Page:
Author: Daniel I. Levin, CFA

In an effort to combat the opioid crisis, Congress enacted the Substance Use-Disorder Prevention that Promotes Opioid Recovery and Treatment for Patients and Communities Act (“SUPPORT Act”).  The SUPPORT Act is comprised of more than 70 bills intended to promote recovery and treatment programs and help communities suffering from addiction.  One section of the SUPPORT Act, The Eliminating Kickbacks in Recovery Act of 2018 (“EKRA”), has important implications for clinical labs and has caused some labs to reassess and restructure compensation arrangements with employed sales representatives and third-party marketing organizations.
In particular, EKRA was intended to eliminate kickback arrangements whereby individuals receive remuneration for referring patients to recovery homes, treatment centers, or clinical labs (broadly known as patient brokering).  Under the federal Anti-Kickback Statute (“AKS”), labs were previously unable to enter into compensation arrangements with third-party sales and marketing representatives (i.e., independent contractor arrangements) whereby the representatives were compensated based on the volume or value of referrals.  However, there was an exemption within AKS allowing W-2 sales and marketing representatives (i.e., lab employees) to earn commissions.  Under EKRA, this exemption was eliminated and commission-based compensation arrangements for employed sales and marketing representatives potentially implicate the law. 
Given the broad language used in EKRA, as well as some conflicting and confusing language and provisions, many in the healthcare legal community expect governmental regulators to provide additional details and clarifications surrounding the interpretation and intent of the law.1  However, as written now, the law applies to all clinical labs (not just toxicology labs in the substance abuse space), and clinical labs and their sales representatives may want to reassess any compensation arrangements that they have in place, including those that were in place prior to the passage of the SUPPORT Act (which went into effect October 24, 2018).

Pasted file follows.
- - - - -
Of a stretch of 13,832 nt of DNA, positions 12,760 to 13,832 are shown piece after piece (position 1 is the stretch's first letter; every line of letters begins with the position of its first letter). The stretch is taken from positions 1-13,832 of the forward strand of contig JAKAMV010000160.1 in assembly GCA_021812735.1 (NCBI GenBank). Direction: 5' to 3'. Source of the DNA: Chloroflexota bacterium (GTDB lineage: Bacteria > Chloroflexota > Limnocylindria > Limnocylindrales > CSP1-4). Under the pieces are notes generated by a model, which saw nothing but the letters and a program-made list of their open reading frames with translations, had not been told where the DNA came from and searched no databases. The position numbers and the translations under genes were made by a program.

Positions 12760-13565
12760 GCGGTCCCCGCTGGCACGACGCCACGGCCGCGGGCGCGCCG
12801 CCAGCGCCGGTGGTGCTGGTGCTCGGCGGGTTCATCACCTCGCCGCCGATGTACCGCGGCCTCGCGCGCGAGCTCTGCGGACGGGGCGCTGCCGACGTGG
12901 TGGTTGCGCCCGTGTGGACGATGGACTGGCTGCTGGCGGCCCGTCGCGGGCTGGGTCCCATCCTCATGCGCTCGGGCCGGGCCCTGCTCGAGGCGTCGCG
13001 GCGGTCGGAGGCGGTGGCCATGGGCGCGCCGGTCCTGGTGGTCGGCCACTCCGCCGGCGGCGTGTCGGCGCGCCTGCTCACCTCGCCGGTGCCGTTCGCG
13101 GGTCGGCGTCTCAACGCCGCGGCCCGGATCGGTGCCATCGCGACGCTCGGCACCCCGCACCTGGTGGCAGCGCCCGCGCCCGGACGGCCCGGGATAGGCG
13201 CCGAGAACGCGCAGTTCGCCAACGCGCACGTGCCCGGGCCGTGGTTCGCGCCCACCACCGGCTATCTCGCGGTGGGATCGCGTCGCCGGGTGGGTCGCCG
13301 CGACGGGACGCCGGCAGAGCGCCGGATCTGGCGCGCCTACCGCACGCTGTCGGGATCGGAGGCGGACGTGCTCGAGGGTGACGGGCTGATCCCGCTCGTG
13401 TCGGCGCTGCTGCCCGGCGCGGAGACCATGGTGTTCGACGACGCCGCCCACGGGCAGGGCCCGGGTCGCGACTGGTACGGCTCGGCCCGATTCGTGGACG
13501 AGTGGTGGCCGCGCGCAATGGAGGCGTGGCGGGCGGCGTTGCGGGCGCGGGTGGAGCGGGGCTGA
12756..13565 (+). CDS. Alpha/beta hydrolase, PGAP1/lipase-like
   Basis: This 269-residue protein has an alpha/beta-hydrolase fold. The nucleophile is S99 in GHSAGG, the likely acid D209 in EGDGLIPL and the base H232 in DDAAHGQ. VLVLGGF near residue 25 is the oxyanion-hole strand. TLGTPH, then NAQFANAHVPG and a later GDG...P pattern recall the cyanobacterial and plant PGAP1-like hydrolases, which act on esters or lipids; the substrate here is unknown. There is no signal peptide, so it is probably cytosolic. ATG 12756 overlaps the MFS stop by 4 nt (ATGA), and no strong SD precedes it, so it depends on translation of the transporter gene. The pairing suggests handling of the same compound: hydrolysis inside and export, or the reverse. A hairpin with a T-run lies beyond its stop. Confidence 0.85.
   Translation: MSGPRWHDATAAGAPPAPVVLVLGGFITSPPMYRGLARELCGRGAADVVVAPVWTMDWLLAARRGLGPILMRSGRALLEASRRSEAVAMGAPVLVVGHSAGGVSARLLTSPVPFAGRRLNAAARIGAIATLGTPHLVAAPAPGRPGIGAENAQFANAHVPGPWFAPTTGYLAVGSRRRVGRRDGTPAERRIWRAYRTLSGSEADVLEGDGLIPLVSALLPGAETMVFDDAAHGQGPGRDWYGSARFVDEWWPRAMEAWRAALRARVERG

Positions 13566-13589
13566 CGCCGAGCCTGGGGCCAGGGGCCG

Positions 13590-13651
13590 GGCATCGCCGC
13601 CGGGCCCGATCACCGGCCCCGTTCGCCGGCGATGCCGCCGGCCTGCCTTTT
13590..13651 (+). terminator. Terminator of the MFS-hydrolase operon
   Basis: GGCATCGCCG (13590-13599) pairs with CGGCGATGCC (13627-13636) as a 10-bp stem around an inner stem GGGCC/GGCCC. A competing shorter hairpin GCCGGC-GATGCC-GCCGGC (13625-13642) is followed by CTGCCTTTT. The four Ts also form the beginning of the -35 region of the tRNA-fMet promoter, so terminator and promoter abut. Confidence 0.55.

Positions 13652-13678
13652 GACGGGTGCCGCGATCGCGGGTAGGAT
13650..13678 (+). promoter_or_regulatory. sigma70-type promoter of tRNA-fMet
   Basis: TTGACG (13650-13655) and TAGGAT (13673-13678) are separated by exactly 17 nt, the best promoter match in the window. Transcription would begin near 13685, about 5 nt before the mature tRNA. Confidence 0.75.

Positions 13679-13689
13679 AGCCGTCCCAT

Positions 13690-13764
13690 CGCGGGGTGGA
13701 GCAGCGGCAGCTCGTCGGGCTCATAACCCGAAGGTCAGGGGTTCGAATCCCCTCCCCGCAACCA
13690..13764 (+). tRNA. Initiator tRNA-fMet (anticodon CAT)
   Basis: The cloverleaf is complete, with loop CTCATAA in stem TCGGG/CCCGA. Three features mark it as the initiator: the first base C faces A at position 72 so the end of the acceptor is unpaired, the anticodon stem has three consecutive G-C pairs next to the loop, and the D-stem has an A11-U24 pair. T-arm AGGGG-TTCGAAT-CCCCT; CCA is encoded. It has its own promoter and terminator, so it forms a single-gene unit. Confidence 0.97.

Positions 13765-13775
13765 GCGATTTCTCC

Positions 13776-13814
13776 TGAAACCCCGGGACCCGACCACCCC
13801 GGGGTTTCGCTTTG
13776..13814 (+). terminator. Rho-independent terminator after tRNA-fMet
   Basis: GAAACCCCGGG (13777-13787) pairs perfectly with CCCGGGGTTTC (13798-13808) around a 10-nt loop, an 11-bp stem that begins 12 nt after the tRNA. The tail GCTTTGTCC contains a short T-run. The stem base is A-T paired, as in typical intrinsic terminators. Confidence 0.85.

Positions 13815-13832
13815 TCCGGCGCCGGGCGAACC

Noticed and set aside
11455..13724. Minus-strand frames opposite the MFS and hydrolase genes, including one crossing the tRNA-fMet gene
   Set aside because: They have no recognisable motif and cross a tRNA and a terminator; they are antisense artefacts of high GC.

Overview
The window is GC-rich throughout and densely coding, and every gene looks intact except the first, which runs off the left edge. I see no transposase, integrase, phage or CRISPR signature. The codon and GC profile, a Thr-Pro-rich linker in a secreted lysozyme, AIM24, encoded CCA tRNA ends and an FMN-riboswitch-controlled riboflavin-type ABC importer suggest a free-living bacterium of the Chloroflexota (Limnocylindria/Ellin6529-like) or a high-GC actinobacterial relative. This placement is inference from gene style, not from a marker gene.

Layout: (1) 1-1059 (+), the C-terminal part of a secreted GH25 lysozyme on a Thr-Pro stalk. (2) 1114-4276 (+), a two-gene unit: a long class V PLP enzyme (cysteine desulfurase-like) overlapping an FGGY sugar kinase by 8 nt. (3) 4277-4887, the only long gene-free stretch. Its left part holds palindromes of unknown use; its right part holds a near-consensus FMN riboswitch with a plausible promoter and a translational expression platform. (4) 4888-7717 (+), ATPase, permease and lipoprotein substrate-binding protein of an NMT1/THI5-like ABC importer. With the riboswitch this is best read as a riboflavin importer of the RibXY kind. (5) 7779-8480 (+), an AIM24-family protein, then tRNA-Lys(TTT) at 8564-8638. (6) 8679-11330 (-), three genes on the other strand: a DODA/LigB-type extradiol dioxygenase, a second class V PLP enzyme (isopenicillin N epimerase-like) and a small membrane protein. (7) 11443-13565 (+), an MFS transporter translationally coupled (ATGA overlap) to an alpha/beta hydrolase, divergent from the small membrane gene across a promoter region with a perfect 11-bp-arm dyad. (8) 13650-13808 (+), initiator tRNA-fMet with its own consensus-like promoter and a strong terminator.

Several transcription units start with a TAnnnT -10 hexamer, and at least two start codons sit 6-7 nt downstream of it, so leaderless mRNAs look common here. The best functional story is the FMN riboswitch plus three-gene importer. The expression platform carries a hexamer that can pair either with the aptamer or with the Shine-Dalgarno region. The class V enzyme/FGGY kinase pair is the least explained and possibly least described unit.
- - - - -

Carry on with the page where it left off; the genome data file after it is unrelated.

With steep penalties including fines up to $200,000 and up to 10 years in prison, clinical lab operators may want to seek legal counsel and consider whether any of their sales and marketing relationships may implicate the recently enacted EKRA.  HealthCare Appraisers has worked with clinical labs, durable medical equipment suppliers2, marketing organizations and healthcare attorneys in recent months to provide fair market value (“FMV”) opinions regarding their compensation arrangements with employed sales representatives and third-party marketing services organizations.  As clinical labs move forward and wait for additional clarity, there are several key items to be aware of when structuring compensation arrangements with sales and marketing individuals or organizations:
  1. EKRA as written applies to all clinical laboratories, not just those involved in providing testing within the substance abuse/addiction space;3
  2. EKRA applies to business from all self-pay, commercial and government payors;
  3. Marketing arrangements whereby labs market to physicians who then refer patients may be treated differently than arrangements involving direct marketing to patients;4 and
  4. Compensation should be set in advance and be consistent with fair market value in a manner that does not take into account the volume or value of referrals.
When valuing marketing arrangements, HealthCare Appraisers typically utilizes a combination of the Cost Approach and the Market Approach to determine if the compensation paid and received is consistent with FMV.  Common expenses incurred by marketing organizations include call center expenses, qualified and unqualified leads, advertisements, and brick and mortar operations.  Marketing organizations are also entitled to earn a return on the services they provide.  HealthCare Appraisers analyzes benchmark data pertaining to each of the cost components to assess whether the costs incurred providing the services are consistent with FMV.  We then compare the implied return that is priced into the management fee to returns earned by investors in similar industries.  Our FMV conclusion is based on a cost build up presenting each of the cost components and the FMV return.
EKRA’s broad language has implications for clinical labs and marketing organizations throughout the United States.  HealthCare Appraisers has the knowledge and experience to help ensure your marketing arrangement fee is consistent with FMV.  Contact one our valuation experts today to discuss your valuation needs.     
2 While DME suppliers are not implicated by EKRA, recent regulatory activity has caused many operators in the DME space to reassess their compensation arrangements with marketing firms.
3 Ibid 1